Even in the last 100 years, Christianity has been either lagging or hostile in the charge of giving compassion and rights to women, minorities, and homosexuals. The reason is because their boots are cemented in the knowledge of their inerrant sacred text which was written by their infallible God stating His objectives unequivocally. Thus, the history of Christianity has been a history of back-peddling and apologizing for past grievances because … they thought they knew but realized they didn’t. Confidence and faith, however, leave room for dialogue and open-minded reflection that things may not be what they appear.
I would love for religious people to have more intellectual integrity and leave room for more compassion and peace. I have always found it odd that Christians speak so objectively and concretely about a deity that is effable and incomprehensible. It takes a heavy dose of humility and honest reason to say: “I don’t know if what I believe about God is absolutely true.” Making this claim does not mean that the values and virtues of Jesus ought to be discarded as rubbish. It simply means that you choosing to elevate your mind above a totalitarian regime of dogma and doctrine that imposes its demands upon your reason. For this is where knowledge, functioning as absolute knowledge, wields is grotesque head and moves people in masses to become subservient slaves to bronzed aged ethics from stories told in peasant villages in Ancient Palestine. I say, “No thank you.”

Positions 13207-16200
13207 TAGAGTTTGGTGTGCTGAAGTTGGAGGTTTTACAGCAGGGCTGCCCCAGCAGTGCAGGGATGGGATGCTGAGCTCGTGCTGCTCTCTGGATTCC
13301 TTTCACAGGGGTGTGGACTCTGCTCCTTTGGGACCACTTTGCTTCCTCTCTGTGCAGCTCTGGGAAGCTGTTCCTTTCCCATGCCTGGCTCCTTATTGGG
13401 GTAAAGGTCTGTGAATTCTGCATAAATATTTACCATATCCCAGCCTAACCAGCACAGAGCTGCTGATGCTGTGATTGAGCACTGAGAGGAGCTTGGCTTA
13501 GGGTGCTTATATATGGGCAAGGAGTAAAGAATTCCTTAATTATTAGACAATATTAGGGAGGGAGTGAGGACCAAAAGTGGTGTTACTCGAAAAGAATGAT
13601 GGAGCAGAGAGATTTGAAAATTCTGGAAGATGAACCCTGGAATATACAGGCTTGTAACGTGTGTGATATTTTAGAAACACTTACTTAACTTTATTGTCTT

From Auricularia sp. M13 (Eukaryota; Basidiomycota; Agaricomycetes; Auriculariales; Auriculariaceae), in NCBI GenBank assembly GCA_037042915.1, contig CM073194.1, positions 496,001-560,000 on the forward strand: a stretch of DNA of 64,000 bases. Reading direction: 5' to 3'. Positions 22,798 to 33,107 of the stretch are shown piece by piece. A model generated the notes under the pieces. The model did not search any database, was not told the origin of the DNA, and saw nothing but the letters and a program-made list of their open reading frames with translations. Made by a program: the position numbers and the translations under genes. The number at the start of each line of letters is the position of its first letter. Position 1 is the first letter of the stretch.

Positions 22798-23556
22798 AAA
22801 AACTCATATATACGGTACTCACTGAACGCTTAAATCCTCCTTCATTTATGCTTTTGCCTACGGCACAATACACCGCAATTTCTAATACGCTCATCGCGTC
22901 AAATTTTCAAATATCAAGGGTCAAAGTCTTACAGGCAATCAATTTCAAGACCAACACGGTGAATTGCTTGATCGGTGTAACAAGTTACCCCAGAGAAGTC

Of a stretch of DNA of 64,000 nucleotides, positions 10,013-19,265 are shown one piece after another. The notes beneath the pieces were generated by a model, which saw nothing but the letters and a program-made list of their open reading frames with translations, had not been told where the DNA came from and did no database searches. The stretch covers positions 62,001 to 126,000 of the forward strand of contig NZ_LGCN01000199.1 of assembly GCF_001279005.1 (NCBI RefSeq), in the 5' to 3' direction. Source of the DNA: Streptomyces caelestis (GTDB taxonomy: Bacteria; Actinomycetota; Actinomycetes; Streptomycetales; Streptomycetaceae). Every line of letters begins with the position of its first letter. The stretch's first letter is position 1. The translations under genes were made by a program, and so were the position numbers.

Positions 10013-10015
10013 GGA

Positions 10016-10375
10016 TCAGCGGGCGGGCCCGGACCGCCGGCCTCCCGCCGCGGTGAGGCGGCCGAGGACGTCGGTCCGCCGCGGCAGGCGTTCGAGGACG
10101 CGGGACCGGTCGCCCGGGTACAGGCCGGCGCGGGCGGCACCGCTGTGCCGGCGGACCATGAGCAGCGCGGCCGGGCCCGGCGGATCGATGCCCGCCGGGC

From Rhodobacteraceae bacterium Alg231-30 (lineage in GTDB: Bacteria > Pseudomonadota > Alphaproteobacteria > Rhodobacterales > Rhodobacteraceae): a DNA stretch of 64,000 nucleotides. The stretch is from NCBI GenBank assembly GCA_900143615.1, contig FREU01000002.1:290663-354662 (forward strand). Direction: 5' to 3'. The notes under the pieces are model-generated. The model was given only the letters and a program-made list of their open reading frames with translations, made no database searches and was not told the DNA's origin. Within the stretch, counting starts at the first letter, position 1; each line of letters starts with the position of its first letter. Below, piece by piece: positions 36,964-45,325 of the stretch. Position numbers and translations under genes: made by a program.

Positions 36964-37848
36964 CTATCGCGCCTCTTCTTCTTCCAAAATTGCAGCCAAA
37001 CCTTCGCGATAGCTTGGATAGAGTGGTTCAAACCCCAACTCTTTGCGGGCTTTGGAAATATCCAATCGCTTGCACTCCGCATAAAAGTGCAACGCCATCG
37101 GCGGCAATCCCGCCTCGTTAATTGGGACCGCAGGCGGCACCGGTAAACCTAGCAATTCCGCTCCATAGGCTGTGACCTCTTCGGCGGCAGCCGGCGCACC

I will place my faith in my ability to promote goodness and stand up to injustices when I can. My faith is my ability to see the virtues and value in humanity and all that is around me. My faith is in my upbringing and my past experiences that help me understand that living an ethical life takes continuous self-reflection and examination. And while I will always be a work in progress with many struggles, I have faith that if I keep striving to live a meaningful and compassionate life, peace will continue to flourish within me. This is where my loyalty dwells and where my faith remains.
~Wes Fornes 🙂